And where there is a bank, there is also a vault with a lot of treasure. It took six months to make the 38,000 pieces of plastic “treasure”, including 7000 Hufflepuff cups, that were used in the Lestrange vault scene.
From the bank atrium, we moved into another big set that again reproduced the bank, but this time, it showed the devastating effects that an angry dragon had on the bank, complete with fire, smoke and lots of dust.
Our next stop was a stroll through Diagon Alley where wizards do their shopping (muggles have a chance to shop at the end of the tour).
We also had the opportunity to peek into Weasley’s Wizard Wheezes -presumably the magic joke shop run by the Weasley twins.
Up next was a display of white cardboard models of the various sets and structures, also made with incredible detail.
The final display saved the best for last. As I rounded the corner into the huge space my initial reaction was WOW! – Hogwarts Castle filled the room. The impressive 1:24 scale model has a diameter of about 50 feet! We could walk around it and see it from all angles and also under different lighting as the scene changed from day to night.
And because we were there in December, we were also seeing Hogwarts under the snow.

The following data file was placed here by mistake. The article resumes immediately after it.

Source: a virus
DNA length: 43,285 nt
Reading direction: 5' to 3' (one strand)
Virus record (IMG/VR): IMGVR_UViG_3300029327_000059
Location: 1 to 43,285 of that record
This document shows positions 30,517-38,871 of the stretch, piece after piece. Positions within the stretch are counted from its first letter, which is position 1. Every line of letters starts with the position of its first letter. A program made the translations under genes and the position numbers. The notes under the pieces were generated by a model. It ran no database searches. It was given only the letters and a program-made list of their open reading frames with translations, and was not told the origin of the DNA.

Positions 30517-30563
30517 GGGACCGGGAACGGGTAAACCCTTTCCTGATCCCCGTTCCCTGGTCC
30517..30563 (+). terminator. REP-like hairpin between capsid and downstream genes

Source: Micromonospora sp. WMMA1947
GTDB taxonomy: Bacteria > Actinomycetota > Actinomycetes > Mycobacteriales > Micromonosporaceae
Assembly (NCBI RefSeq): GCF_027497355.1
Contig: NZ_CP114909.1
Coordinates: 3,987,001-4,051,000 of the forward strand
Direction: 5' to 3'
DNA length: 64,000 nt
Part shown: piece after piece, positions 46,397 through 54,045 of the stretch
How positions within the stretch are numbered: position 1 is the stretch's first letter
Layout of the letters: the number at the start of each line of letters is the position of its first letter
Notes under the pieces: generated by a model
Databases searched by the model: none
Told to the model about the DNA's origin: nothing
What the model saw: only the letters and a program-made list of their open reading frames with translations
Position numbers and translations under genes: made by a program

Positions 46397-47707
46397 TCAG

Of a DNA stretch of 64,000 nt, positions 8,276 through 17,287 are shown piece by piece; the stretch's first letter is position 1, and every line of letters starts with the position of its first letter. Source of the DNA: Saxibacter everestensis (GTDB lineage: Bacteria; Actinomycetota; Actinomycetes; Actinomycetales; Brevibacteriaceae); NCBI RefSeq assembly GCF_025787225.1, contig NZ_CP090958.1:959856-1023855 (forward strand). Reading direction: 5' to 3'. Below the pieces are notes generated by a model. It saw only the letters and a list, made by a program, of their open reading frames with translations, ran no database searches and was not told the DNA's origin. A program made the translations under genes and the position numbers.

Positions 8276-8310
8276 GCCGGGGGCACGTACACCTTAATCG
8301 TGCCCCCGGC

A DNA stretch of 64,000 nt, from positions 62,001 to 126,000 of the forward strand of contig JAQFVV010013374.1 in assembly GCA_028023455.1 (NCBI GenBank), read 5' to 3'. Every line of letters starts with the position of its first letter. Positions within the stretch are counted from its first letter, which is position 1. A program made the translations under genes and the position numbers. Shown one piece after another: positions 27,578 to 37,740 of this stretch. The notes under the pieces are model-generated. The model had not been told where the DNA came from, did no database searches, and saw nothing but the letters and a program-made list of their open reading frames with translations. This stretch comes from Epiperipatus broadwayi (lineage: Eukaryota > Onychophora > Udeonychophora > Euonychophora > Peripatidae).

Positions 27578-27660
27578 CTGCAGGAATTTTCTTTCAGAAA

But we weren’t completely done yet. There was still the large Harry Potter shop to walk through where you could get your own wand at Olivander’s extensive display or a box of Every flavor Beans at the Honeydukes display.
We had a little over four hours to tour the studio which allowed us to see it all at a pretty leisurely pace.
Tips for visiting the Wizarding World of Harry Potter Studio Tour
- If you want to visit the Warner Bros. Studios in Leavesden on your own, purchase the tickets as far in advance as possible. Booking tours from London makes it easy, but it will also be more expensive.
- Plan to get there first thing in the morning. Our tour got us there just as the studios opened and it was not very busy yet. This allowed us to see the various exhibits without too many crowds. When we left around 1:30 the lobby was significantly more crowded.
- Our tour gave us a little over four hours to tour the two studio buildings at our own pace. This was enough time to see everything at a leisurely pace and to take lots of photos. I don’t feel like I missed anything, however, had I been there on my own, I know I would have stayed much longer.
- The sights here are not like the ones at the Universal Studios theme parks. There are no rides or attractions here. This is a working studio with exhibits that show how the movies were made and it is very well presented.
- Definitely make use of the audio guides as they add so much more to the background of what you are seeing.
- If I have a chance, next time I am in London I would consider going again. There was so much to see, it was hard to take it all in on the first go around. The studio has different themes and exhibits throughout the year, including occasional behind the scenes tours. When we were there, the theme was Hogwarts in the Snow which was on from mid Nov. to mid Jan.
- You can find instructions on how to use public transportation to get to the Warner Brothers Studios on their website at https://www.wbstudiotour.co.uk/getting-here/ .
Once you do get your wand, remember, it’s Umgardium Leviooooosa, not Umgardium Leviosaaaaa.
Check out my web story about the Wizarding World of Harry Potter.
Thanks for visiting.